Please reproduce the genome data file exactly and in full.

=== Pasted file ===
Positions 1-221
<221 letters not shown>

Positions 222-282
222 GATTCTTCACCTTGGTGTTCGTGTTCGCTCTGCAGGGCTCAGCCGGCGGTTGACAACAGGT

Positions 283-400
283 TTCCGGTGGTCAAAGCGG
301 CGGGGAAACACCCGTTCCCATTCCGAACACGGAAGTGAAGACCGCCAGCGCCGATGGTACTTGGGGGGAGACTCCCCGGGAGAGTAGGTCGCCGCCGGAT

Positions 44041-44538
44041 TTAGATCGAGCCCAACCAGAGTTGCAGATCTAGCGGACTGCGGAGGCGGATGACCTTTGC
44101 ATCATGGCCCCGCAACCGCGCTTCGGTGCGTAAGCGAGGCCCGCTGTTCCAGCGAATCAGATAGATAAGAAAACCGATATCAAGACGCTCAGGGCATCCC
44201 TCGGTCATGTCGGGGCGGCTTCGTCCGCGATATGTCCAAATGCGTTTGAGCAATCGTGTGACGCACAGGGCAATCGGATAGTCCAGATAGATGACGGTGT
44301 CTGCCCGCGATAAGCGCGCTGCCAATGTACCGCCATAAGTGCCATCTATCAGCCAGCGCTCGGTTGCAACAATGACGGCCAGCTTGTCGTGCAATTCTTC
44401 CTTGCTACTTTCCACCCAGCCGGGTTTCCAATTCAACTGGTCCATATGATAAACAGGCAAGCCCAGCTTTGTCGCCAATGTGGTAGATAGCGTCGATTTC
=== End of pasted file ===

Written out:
Positions 1-221
<221 letters not shown>

Positions 222-282
222 GATTCTTCACCTTGGTGTTCGTGTTCGCTCTGCAGGGCTCAGCCGGCGGTTGACAACAGGT

Positions 283-400
283 TTCCGGTGGTCAAAGCGG
301 CGGGGAAACACCCGTTCCCATTCCGAACACGGAAGTGAAGACCGCCAGCGCCGATGGTACTTGGGGGGAGACTCCCCGGGAGAGTAGGTCGCCGCCGGAT

Positions 44041-44538
44041 TTAGATCGAGCCCAACCAGAGTTGCAGATCTAGCGGACTGCGGAGGCGGATGACCTTTGC
44101 ATCATGGCCCCGCAACCGCGCTTCGGTGCGTAAGCGAGGCCCGCTGTTCCAGCGAATCAGATAGATAAGAAAACCGATATCAAGACGCTCAGGGCATCCC
44201 TCGGTCATGTCGGGGCGGCTTCGTCCGCGATATGTCCAAATGCGTTTGAGCAATCGTGTGACGCACAGGGCAATCGGATAGTCCAGATAGATGACGGTGT
44301 CTGCCCGCGATAAGCGCGCTGCCAATGTACCGCCATAAGTGCCATCTATCAGCCAGCGCTCGGTTGCAACAATGACGGCCAGCTTGTCGTGCAATTCTTC
44401 CTTGCTACTTTCCACCCAGCCGGGTTTCCAATTCAACTGGTCCATATGATAAACAGGCAAGCCCAGCTTTGTCGCCAATGTGGTAGATAGCGTCGATTTC